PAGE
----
Double Indemnity is the elusive case of the perfect noir. And yet it depicts a perfect crime that goes terribly awry. Perhaps that’s the whole point.
Think about it. More than the sardonic repartees of alluring temptresses and irreverent antiheroes, this genre had always been about shedding light on the darkest recesses of the human soul; about light peeking through venetian blinds in the dark, and moments of warmth wrestling their way out of the coldest of hearts; about the deceptively life-affirming lustre of imperfection and decadence; about instants of blinding determination that echo through our minds like a guiding light. To get film noir, a filmmaker needed to understand how those feelings, equally liberating as they are frightening, could at times move us beyond all convictions. Because they are not just literary clichés. They’re part of us all, small or big as it might be.
Few films have depicted that almost inexplicable frenzy of the moment so vividly, and so effortlessly. And yet you could even play that card against Billy Wilder’s majestic treatise on the frailty of human selfishness, and question it: how could witty and affable salesman Walter Neff suddenly turn into a cold and calculating murderer? How could he and Mrs. Dietrichson so inexplicably fall for each other, almost without any time for their precious few moments of intimacy to blossom into any kind of believable romantic chemistry? Where was the logic, the narrative plausibility in all that?
The answer is a lot simpler when you see the film as a portentous, intoxicating crescendo made of repressed guilt and short-sighted and self-serving pragmatism, human decadence that Austria-Hungary-born Billy Wilder and England-born Raymond Chandler might have blamed the American society of the time for. The point is not really how Walter ends up concocting the perfect crime, or how he and Phillys fall head over heels for each other as if in a state of trance. It’s why.
Why did they do it, what blinded them so vehemently as to risk everything for something they knew could, and possibly would go wrong? What could be so overpowering, if not that animalistic instinct that thankfully lies dormant to never be awaken in most of us. But not all.
Double Indemnity is the perfect noir because, above all things, it captures the decadent beauty and frailty of human weakness. It is, in a sense, a love story; not between two people whose true colors will be revealed throughout the course of the film in rather blunt and ruthless fashion, but rather between Walter and the father figure he always needed, his friend and colleague Keyes. It reads and plays out like the best of Hitchcockian mysteries, with Neff narrating his impending fate via a Dictaphone, as the events methodically unfold. And it’s also full of the sardonic thrills that the dialogue (by Chandler and Wilder) is filled to the brim with. But it is first and foremost as pure and triumphantly genuine a film noir as there has ever been one, with all its underlying pathos and air of impending doom laid bare.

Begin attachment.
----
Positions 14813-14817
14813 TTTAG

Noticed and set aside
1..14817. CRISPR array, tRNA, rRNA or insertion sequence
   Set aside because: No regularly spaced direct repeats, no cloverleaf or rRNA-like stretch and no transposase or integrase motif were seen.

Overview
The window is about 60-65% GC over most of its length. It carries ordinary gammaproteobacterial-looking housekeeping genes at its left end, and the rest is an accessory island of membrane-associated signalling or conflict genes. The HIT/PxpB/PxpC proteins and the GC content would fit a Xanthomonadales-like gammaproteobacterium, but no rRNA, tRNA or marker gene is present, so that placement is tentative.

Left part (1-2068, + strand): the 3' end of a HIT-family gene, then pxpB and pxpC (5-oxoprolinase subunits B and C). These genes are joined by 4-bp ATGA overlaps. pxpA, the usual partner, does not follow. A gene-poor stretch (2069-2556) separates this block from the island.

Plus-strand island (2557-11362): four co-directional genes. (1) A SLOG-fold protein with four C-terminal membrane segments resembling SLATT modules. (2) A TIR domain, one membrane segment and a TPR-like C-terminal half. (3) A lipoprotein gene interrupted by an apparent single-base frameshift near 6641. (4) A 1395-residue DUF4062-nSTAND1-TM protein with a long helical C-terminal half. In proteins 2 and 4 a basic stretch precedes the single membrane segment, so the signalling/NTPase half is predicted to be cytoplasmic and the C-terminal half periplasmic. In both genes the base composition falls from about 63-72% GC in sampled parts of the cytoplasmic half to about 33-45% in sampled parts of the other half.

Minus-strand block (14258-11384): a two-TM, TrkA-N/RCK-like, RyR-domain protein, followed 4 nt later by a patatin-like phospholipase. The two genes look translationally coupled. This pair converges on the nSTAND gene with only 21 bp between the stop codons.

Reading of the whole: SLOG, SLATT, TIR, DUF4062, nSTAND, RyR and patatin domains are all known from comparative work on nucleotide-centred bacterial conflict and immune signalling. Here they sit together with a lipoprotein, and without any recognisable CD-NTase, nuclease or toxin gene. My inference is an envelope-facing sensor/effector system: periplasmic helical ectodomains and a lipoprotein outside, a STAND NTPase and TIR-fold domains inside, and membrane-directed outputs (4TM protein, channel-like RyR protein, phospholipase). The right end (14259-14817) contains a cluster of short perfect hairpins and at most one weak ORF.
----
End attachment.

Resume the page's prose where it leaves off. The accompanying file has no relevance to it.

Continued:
Think of how hard it must have been to sneak this script out of the Hays Office relatively unscathed, what with all the unabashedly amoral little monsters populating it. So hard, in fact, that the original novella had shown up on many a Hollywood producer’s desk already by the mid 1930’s, when it was first published in Liberty magazine as an eight-episode serial. And yet it was branded as unfilmable right from the start. It was unfathomable that Joseph Breen and his ilk would allow such sordid and “audience-hardening” fare under the Production Code. It didn’t matter that it had been written by James M. Cain of The Postman Always Rings Twice, or that all the majors had entered a bidding frenzy to secure the rights to the novel.
Not even a rather conflictual relationship between Wilder and Chandler could rock this boat; nor could casting diva Barbara Stanwyck (donning a suitably sleazy and phony-looking blonde wig) and comedy mainstay Fred MacMurray against type, not to mention having the brilliant Edward G. Robinson play second fiddle to the leading duo, at least in theory (he was paid the same, and arguably left an even bigger impression than MacMurray or Stanwyck).
In its best moments, this film taps into fatal and fateful imperfection which gave birth to this genre, perhaps as a reaction to all the social upheaval following the war and the Great Depression, and likely influenced by German Expressionism. More than an innocent feeling of affinity, Walter and Phyllis are moved by a morbid, frantic ethical mist induced by selfishness and human frailty. They bask in it until it devours them both, in a finale that could only please the Hays Office, although paradoxically is more implicitly telling than any final denouement the Office might have nixed (including the now famous gas chamber scene).
And, if there ever was the need to do so, it proved how versatile a filmmaker Wilder was, in one of his crowning achievements.
A film by Billy Wilder
Starring Fred MacMurray, Barbara Stanwyck, Edward G. Robinson, Porter Hall
Screenplay by Raymond Chandler and Billy Wilder (based upon James M. Cain’s Double Indemnity)
Produced by Paramount Pictures
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